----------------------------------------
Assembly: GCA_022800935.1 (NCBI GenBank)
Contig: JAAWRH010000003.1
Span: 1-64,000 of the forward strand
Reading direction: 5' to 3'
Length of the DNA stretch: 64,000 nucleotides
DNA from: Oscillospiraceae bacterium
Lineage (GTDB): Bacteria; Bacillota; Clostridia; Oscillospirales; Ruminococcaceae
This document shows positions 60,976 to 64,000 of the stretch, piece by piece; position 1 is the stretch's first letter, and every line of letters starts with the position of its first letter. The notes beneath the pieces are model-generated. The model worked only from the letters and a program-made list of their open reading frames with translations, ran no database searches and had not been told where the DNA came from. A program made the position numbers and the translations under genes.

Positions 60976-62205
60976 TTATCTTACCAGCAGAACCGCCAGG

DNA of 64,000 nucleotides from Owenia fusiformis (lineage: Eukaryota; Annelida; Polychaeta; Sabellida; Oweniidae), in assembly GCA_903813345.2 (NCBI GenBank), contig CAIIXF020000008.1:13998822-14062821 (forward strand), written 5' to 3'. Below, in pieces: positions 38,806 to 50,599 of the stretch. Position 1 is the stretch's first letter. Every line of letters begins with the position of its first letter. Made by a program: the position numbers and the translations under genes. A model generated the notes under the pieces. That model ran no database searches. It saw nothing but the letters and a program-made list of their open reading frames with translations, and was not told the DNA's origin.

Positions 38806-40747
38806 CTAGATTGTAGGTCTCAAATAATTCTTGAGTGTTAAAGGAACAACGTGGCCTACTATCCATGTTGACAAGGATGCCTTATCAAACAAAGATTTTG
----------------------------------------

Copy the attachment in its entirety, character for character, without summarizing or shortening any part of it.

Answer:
Assembly: GCA_022800935.1 (NCBI GenBank)
Contig: JAAWRH010000003.1
Span: 1-64,000 of the forward strand
Reading direction: 5' to 3'
Length of the DNA stretch: 64,000 nucleotides
DNA from: Oscillospiraceae bacterium
Lineage (GTDB): Bacteria; Bacillota; Clostridia; Oscillospirales; Ruminococcaceae
This document shows positions 60,976 to 64,000 of the stretch, piece by piece; position 1 is the stretch's first letter, and every line of letters starts with the position of its first letter. The notes beneath the pieces are model-generated. The model worked only from the letters and a program-made list of their open reading frames with translations, ran no database searches and had not been told where the DNA came from. A program made the position numbers and the translations under genes.

Positions 60976-62205
60976 TTATCTTACCAGCAGAACCGCCAGG

DNA of 64,000 nucleotides from Owenia fusiformis (lineage: Eukaryota; Annelida; Polychaeta; Sabellida; Oweniidae), in assembly GCA_903813345.2 (NCBI GenBank), contig CAIIXF020000008.1:13998822-14062821 (forward strand), written 5' to 3'. Below, in pieces: positions 38,806 to 50,599 of the stretch. Position 1 is the stretch's first letter. Every line of letters begins with the position of its first letter. Made by a program: the position numbers and the translations under genes. A model generated the notes under the pieces. That model ran no database searches. It saw nothing but the letters and a program-made list of their open reading frames with translations, and was not told the DNA's origin.

Positions 38806-40747
38806 CTAGATTGTAGGTCTCAAATAATTCTTGAGTGTTAAAGGAACAACGTGGCCTACTATCCATGTTGACAAGGATGCCTTATCAAACAAAGATTTTG